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I am not a professional application developer so am probably not as familiar with the model/view design pattern as I should be. Nonetheless, I am trying to use it in a hobby app and failing miserably. The primary problem I am having is that the data I am trying to display and modify is not easily represented with an extension of QAbstractItemModel.

The data I am trying to encapsulate is essentially a growable/shrinkable, mutable list of integers. Should I abandon the model/view pattern for data like this? It seems more appropriate when the "dimensions" of the data are fixed. If not, is there an example of an implementation that I could take a gander at, or a good book that I should pick up?


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2 Answers 2

up vote 3 down vote accepted

I would look at QAbstractListModel. It sounds like a more relevant model than the basic QAbstractItemModel.

There is also a rather different view of that model in the example: Puzzle

If you need a higher level look at Model/View, check out this.

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The puzzle example is interesting, but a little odd. Do you happen to understand why the author didn't use the model view pattern for the puzzle widget? –  Dan O Aug 4 '09 at 6:23
So I ended up not going with the modelview/pattern. I will do as the author of puzzle did and only implement a view class if I want to make use of the existing QT model classes. My original plan had been to create a custom model as well. No custom model means no custom view, at least for now. –  Dan O Aug 4 '09 at 8:27
Right, only do what is needed. Don't try to make your model work with a Qt view if it doesn't. I believe the puzzle example doesn't use Model/View since the QAbstractItemView class really doesn't fit the design. –  Adam W Aug 4 '09 at 12:14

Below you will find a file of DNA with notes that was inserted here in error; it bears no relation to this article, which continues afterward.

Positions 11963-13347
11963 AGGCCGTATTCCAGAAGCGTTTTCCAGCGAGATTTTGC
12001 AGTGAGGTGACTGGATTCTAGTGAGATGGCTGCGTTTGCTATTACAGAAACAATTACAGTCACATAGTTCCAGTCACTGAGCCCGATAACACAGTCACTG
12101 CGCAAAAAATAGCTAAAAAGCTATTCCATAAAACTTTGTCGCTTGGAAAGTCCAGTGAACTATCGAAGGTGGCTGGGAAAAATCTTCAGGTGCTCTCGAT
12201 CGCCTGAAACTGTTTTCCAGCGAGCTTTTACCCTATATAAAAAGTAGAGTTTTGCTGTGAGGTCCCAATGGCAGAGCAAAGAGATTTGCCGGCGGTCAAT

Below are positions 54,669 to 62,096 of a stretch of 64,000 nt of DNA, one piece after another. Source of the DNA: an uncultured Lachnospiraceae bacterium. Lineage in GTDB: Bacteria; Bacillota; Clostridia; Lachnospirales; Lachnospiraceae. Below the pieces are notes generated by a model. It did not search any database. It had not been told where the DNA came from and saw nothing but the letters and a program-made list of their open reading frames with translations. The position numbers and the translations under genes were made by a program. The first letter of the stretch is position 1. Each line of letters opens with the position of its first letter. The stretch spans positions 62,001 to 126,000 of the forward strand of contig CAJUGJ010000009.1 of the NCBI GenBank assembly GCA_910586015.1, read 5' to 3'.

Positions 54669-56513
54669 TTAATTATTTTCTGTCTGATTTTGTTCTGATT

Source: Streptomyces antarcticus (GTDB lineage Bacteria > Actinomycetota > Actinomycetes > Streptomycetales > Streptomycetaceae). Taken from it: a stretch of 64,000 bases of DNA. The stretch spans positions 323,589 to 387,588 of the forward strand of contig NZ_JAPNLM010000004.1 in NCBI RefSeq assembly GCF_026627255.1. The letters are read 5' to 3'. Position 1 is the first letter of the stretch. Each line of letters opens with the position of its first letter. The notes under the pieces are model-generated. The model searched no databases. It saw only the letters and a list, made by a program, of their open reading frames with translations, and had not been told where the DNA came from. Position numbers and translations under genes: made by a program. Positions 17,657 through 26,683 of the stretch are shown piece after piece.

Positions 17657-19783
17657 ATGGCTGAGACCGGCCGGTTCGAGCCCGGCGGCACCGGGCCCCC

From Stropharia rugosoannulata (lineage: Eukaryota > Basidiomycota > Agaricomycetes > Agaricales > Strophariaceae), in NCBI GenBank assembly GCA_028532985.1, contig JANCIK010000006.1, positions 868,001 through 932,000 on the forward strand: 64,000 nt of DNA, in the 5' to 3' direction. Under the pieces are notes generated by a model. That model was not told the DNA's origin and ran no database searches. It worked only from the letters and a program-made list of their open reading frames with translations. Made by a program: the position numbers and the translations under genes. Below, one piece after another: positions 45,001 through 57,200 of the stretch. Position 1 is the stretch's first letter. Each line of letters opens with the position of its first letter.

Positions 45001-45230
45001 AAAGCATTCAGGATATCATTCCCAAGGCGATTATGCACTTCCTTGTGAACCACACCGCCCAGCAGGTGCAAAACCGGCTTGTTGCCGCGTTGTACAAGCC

QAbstractItemModel is just one, admittedly very limited way of implementing the Model/View design pattern. If you see that your situation doesn't fit it neatly don't bother working too hard to force it.

A better approach for you would probably be to just pull your own Model class with your own View classes and abandon QAbstractItemModel. There is more to this design pattern than the weird flavor implemented in QT and that flavour only works well for very particular applications.

I suggest you read about it some more and design your own Model-View setup. Your class design is very likely to be cleaner and better understood if you pull your own.

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I think you have to implement QAbstractItemModel if you want to use your model in standard views (tree, table, etc) –  Eugene Aug 4 '09 at 0:05
I've considered this, but the real skill I'm exercising with this project is working within a framework (which I do rarely in my "real" job). –  Dan O Aug 4 '09 at 5:29
Deriving from and implementing QAbstractItemModel (or one of its derived classes) is how you work within (Qt's) framework :). –  Eugene Aug 4 '09 at 5:50

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